Over the past week Brownie has been giving us his writing words to live by. Those pieces of advice being “Put them in your shoes” and “read the water”. Never in my life have words made more sense to me, than they did today.
Today my buddies and I traveled to a small village called Northeast Bight. On the boat flying towards the shore of a small village, I began to read the water.
We were greeted by a man named Kilaway, the father of our fun loving fishing guide Edwin. I was beginning to understand that this village was much less than an actual village; in all actuality it was congregation of houses on stilts. Even though these people seemed to be at the time so impoverished I was initially greeted with an ear-to-ear smile from Kiloway who seemed to be the happiest man alive, and indeed he was.
After the work we did for the mangrove restoration project, where we worked with a guy named Manuel, who has arguably the best mullet I have ever seen, we were invited to Edwin’s house for lunch. We journeyed to the back porch, which only took about 10 steps, in order to be served our delicious lunch. While other people were being served I took a step out on to the dock, only to be greeted once again by the ear-to-ear smile of Kiloway paddling his dugout canoe forged from a tree. While watching Kiloway, Noah Thompson, our older fishing mentor, walked up to me and told me that it took Kiloway 5 years to forge his dugout out of a dead tree. Noah also steered my vision to the left, and pointed out a large boat that to the average American would look like a broken old piece of lumber, but then Noah told me it took Kiloway 30 years to hand craft that boat from a tree. Now that just took me by surprise, I’m only 16; I haven’t been alive for that long. And sure haven’t done anything like that in my life.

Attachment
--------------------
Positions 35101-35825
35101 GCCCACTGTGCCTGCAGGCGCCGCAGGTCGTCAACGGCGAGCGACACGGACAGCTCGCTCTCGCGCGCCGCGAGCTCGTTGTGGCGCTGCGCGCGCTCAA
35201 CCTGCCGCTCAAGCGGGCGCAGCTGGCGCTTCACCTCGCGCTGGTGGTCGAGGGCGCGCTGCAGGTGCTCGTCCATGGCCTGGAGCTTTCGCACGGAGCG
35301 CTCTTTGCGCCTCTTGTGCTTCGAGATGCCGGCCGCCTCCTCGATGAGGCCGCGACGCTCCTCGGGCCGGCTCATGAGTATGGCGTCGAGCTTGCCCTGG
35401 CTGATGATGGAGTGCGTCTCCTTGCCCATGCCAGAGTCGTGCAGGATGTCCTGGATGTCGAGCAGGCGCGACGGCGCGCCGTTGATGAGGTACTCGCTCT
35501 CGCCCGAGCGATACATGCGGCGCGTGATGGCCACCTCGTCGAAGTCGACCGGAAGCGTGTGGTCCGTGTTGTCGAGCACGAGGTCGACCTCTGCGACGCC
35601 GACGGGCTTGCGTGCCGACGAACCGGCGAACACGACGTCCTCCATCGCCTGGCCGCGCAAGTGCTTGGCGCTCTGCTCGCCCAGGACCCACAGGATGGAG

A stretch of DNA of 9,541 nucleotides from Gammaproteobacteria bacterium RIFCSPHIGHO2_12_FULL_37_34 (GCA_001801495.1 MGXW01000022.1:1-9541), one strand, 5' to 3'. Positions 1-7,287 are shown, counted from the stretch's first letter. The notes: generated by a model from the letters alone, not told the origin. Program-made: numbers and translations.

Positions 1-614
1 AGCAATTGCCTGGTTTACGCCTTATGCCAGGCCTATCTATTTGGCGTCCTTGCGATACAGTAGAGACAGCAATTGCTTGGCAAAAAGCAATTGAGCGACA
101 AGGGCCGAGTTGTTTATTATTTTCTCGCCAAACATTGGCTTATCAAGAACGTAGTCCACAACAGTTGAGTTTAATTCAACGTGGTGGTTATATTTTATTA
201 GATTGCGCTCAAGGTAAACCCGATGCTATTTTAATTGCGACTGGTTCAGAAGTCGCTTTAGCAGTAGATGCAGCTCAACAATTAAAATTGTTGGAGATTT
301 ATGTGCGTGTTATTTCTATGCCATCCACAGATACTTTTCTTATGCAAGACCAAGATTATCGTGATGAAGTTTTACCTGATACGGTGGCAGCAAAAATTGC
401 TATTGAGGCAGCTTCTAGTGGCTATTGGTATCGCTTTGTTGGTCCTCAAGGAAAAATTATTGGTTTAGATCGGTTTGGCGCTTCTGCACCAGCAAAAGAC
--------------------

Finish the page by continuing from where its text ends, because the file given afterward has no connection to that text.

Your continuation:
After finishing up our work with Manuel on the beach, we drove away from the small village of Northeast Bight. I began to reminisce on my experience, I put myself in the shoes, or lack their of, of Kiloway. He spent about half of his life slaving over a boat that in America would be considered nothing more than a relic. That fact alone brought me into deep pensive thoughts. I come from a part of the world where people, including me, take so many things for granted, while other people work so hard for things we would dismiss as trash. One man’s trash is another man’s treasure . . . I now know the meaning of this old phrase. I was shocked at how I could just receive things and not know how they got there. Now I have developed a respect for how things so simple as a 5-foot dugout canoe could take a man many years to make. After my experiences today I won’t take so many things for granted.